New York State Sen. Pete Harckham announced today that he has introduced new legislation, the “Traveling with Dignity Act,” at a special press conference held with leaders from Constructive Partnerships Unlimited (CP Unlimited) and members of the disability community.
The “Traveling with Dignity Act” (S.7697) will provide for adult changing facilities to be placed within an enclosed restroom facility or other similar private facility to be made available for persons with disabilities, veterans, seniors or other individuals in public rest areas, museums, libraries and government-owned facilities throughout the state.
State Sen. Robert Rolison from Senate District 39 and Karl Rohde, director of Putnam County Veterans Service Agency, also joined Harckham at the press conference, which was held at CP Unlimited Hudson Valley Division’s headquarters here. To see a video of the press conference, click here.
“People with differing abilities should be able to participate in the same activities, day trips and excursions that are available to everybody, and the best way to effectuate this is to provide as many adult changing areas and disability-friendly rest areas as possible,” said Harckham. “This common-sense legislation simply focuses on these accommodations, which will benefit residents and visitors alike. By providing safer, more sanitary spaces for caregivers and family members to aid adults in need of assistance, we are also elevating the respect and dignity these community members are well deserving of.”
Harckham noted the legislation, which will impact people born with disabilities, seniors and veterans with traumatic injuries, was informed and prompted by conversations with CP Unlimited advocates and direct support professionals on issues around dignity, access and inclusion that people with I/DD (intellectual and developmental disabilities) experience when attending large gatherings and events at public facilities. CP Unlimited is a nonprofit organization that grew out of Cerebral Palsy Associations of New York State (CP of NYS), which provides a wide range of programs and support for people with I/DD.
CP Unlimited officials related to Harckham that many of its clients with disabilities were unable to make a trip to Albany because of restricted access to changing tables along the Thruway and in the State Capitol.
“Frankly, I was saddened and ashamed to learn of this,” said Harckham.
Penny-Lynn Pagliaro, executive director of CP Unlimited Hudson Valley Division, said, “CP Unlimited was founded to help people with disabilities achieve fulfilling lives. The ‘Traveling with Dignity Act’ advances that vision by ensuring that the people we support, and others throughout New York, can more fully access and enjoy public events and programs. We thank Senator Harckham for his initiative putting forth this important, inclusive legislation.”
Too often, caregivers and family members experience the reality of having to provide personal care of an I/DD adult on the floor of a public restroom or some other inconvenient and unsanitary space because an adequate changing station is not available. This leads to circumstances and conditions often lacking privacy and cleanliness that are also embarrassing.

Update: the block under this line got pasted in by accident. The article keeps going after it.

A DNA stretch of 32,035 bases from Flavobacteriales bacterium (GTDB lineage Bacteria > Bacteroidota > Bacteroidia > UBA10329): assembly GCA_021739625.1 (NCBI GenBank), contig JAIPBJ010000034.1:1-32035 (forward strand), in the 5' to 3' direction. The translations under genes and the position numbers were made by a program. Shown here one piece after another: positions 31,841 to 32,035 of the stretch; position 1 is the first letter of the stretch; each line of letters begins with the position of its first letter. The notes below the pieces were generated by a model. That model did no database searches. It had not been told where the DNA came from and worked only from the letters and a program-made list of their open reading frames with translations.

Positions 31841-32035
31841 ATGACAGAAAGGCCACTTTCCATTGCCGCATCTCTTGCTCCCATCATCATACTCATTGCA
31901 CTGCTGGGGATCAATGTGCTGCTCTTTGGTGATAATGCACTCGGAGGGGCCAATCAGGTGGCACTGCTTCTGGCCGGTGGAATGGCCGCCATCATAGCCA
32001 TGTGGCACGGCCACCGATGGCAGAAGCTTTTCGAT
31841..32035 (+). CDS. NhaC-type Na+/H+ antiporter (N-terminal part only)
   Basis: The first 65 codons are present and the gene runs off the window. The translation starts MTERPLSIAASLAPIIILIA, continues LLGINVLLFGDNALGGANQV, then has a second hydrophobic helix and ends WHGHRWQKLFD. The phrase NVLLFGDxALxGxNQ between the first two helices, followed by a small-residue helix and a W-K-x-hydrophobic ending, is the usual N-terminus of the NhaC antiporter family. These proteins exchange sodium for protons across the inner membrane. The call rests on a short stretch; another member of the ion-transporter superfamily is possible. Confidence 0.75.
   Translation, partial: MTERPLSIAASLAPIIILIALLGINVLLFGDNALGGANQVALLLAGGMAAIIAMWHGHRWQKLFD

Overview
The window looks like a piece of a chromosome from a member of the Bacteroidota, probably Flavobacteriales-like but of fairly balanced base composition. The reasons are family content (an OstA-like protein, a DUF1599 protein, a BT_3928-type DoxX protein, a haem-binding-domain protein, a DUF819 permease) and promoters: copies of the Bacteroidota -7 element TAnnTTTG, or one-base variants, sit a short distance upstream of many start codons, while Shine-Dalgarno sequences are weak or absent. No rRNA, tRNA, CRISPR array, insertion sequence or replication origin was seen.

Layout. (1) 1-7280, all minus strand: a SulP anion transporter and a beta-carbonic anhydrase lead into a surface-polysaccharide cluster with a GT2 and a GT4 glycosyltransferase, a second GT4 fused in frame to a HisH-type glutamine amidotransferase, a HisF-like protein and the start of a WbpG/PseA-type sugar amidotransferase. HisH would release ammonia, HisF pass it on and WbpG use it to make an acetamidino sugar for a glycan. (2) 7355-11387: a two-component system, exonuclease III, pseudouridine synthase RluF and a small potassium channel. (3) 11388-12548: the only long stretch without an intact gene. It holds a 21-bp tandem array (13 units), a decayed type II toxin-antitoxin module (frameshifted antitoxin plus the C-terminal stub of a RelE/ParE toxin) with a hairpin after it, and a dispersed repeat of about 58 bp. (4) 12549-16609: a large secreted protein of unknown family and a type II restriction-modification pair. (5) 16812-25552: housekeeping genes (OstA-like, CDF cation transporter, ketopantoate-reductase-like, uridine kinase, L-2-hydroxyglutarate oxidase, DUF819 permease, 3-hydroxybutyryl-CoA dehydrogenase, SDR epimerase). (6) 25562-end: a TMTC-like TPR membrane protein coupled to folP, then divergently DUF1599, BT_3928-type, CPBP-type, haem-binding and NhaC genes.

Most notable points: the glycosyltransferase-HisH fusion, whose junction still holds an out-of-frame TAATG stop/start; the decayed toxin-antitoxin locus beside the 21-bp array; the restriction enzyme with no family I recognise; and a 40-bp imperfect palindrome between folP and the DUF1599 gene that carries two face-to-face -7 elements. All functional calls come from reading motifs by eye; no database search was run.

Adult-size changing tables and hoists in family restrooms can usually accommodate individuals weighing upwards of 400 lbs., allowing people with disabilities to travel more freely. Harckham added that once his legislation is enacted and public spaces make adult changing facilities available, then businesses and other private facilities will follow suit.
Currently, other states with laws similar to Harckham’s “Traveling with Dignity Act” include Arizona, California, Michigan and Pennsylvania.
Sen. Rolison said, “I applaud Senator Harckham for bringing this bill forward, and I plan to be a co-sponsor. As a society, we need to do everything we can to provide access to changing stations for the disability community so that they have an opportunity to travel everywhere possible and lead full lives. When we learned of the challenges preventing district residents and others from traveling to Albany to meet with their elected representatives face to face, we knew something had to be done. I intend to continue to work in a bipartisan way in order to get this measure passed in the legislature and enacted into law.”
Karl Rohde said, “Veterans, who cannot travel without certain accommodations due to injuries they received during their service, will benefit from this legislation. We have events here in the Hudson Valley that, unfortunately, we are not able to bring some of our veterans to because of a lack of changing stations along the way.”
Two of CP Unlimited Hudson Valley Division’s Wappingers Falls residents spoke at the press conference as well.
When given an invitation to an event, the first thing that comes to Betty Williams’s mind is that she will need a changing table, or she won’t be able to attend. “I have to be changed every two hours,” she noted. And Diego Ortiz said there needs to be changing tables in public restrooms, especially at hotels. In one hotel up in Albany, he recalled having to get out of his wheelchair and crawl over to the toilet. “That was tough for me,” he said. “I did it, but it was hard.”